I have resigned as the WordPress accessibility team lead. Here is why.

Update December 5, 2019:
As I am no longer part of the accessibility team and don’t follow closely what is happinging in WordPress core anymore, I’d like to add to following.

This post was about the state of WordPress end 2018. In the meantime other people have stepped up and there have been made improvements to the accessibility and there are effords to change the workflow of a new release and of new features. If you want to know more about the current state of the accesibility of WordPress core, please contact the current WordPress Accessibility team.

Update October 12, 2018:


This post is written with the Gutenberg editor version 3.9.0.

Disclaimer: This post is my opinion and mine alone.

After several years of working on WordPress and accessibility and being part of the accessibility team, I have taken the very difficult decision to leave the WordPress accessibility team. I owe it to the team to explain why I have made this decision and how I hope things can improve for the future.

The last year, especially the last few weeks have been too politically complicated for me. It’s better that someone else takes the lead now.

In this post I’ll try to give an analysis of what the WordPress Accessibility Team (wpa11y team) did during the development of Gutenberg and what the problems are with working on  its accessibility.

Gutenberg

When the development of Gutenberg started, the wpa11y team followed its progress and tested what was there. And we discovered there is much to improve. So Andrea Fercia started to open tickets and tried to find solutions. And that was a huge task.

Codebase

We had four big problems:

  • The codebase of Gutenberg is difficult for all of us, because no one in the wpa11y team is a skilled React developer. So it was hard to implement changes and write PRs ourselves. What we could do is test, tell what’s wrong and what it should be and hope a developer would pick it up. A lot of a11y work has been done by the Gutenberg team but major issues still exist.
  • There was no React developer with accessibility experience in the community, and no React accessibility experts from outside the community willing to work on the issues for free.
  • Functionality that was tested, improved and then approved by Andrea, changed in a later stage, breaking the a11y improvements again. This had quite an impact on Andrea.
  • New functionality was not keyboard tested before implementation (e.g. the date picker).

I used my network to try to get the accessibility experts, companies and developers that know React and accessibility involved. We did a test round in March this year, after asking to the Gutenberg lead when it was ready to do a full test. The results are with the test procedure and with the issues on GitHub.

A complete overview of the test results, with video demos are in the post:
Accessibility of Gutenberg, the state of play.

The results indicated so many accessibility issues that most testers refused to look at Gutenberg again.

Education

Because we could not code all Gutenberg issues ourselves, I decided to help and educate the developers and designers.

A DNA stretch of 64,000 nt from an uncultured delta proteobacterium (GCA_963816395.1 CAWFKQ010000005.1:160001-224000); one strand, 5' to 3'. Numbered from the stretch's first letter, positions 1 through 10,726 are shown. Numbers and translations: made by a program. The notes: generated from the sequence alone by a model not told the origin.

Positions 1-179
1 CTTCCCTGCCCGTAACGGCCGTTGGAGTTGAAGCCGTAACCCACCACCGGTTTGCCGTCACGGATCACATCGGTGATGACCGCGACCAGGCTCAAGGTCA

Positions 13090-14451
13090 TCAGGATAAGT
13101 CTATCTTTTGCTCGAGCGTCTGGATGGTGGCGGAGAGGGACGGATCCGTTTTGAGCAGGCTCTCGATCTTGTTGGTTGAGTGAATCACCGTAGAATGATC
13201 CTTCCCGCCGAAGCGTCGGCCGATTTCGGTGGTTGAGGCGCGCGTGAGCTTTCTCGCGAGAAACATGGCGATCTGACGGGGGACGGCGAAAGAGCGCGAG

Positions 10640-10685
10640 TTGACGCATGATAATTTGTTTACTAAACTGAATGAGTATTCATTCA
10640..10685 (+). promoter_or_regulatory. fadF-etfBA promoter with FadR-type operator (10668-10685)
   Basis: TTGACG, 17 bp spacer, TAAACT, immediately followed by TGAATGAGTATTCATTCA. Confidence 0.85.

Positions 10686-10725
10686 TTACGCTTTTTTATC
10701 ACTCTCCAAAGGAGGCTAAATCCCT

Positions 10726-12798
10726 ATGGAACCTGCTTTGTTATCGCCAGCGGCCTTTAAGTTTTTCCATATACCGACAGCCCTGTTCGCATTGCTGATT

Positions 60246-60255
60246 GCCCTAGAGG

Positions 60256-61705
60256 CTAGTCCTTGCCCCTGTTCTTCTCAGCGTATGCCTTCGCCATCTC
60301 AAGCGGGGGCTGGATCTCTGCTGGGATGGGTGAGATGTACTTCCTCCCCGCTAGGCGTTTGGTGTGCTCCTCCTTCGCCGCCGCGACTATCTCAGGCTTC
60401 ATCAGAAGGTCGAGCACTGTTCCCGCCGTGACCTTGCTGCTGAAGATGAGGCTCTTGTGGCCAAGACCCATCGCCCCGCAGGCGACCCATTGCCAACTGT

Sami Keijonen and I started to extend and reorganise the WordPress Accessibility Handbook adding good practices and ways to test code, content and design. We did a lot of writing, so when filing a GitHub issue, the author can now point to a handbook URL to say: “this is how it’s done”.

This handbook is still being worked on by Jaap Wiering and Daniel Koskinen. See the #accessibility-docs channel in Slack for the discussions about this.

We did research on automated testing. This is still a work in progress as it’s difficult to set up. I wrote a blogpost with my research in Automated accessibility testing during development on the Human Made website and I was gathering the troops to get this on a higher level.

Also, we started a series of dev talks about a11y on meetups and WordCamps.

One good thing to say about all of these Gutenberg preparations is that they increased the visibility of the accessibility team, and it is very good to see them finally getting recognition for their work.

Assistive Technology Manual

For users that depend on assistive technology (AT), like a screen reader or voice recognition software, the learning curve of Gutenberg is very high. If you don’t have a full view of the whole screen or are depending on keyboard focus to perform tasks, Gutenberg is hard to learn.

Claire Brotherton has started to write this manual and she needs AT expert help. See the GitHub issue Manual for users of assistive technology #10373.

5.0 is near

Now Gutenberg is close to release: how accessible is Gutenberg?

In Andrea’s words (and I agree):

“While the Gutenberg team has worked hard to implement some fundamental accessibility features (e.g. focus management, navigate landmark regions), the overall user experience is terribly complicated for users with accessibility needs at the point the new editor is barely usable for them.

The main reason for this lack of overall accessibility is in the overall Gutenberg design, where accessibility hasn’t been incorporated in the design process.

Feedback from accessibility users has been constantly evaluated and Gutenberg is actually a regression in terms of accessibility level, compared to the previous editor.”

Andrea Fercia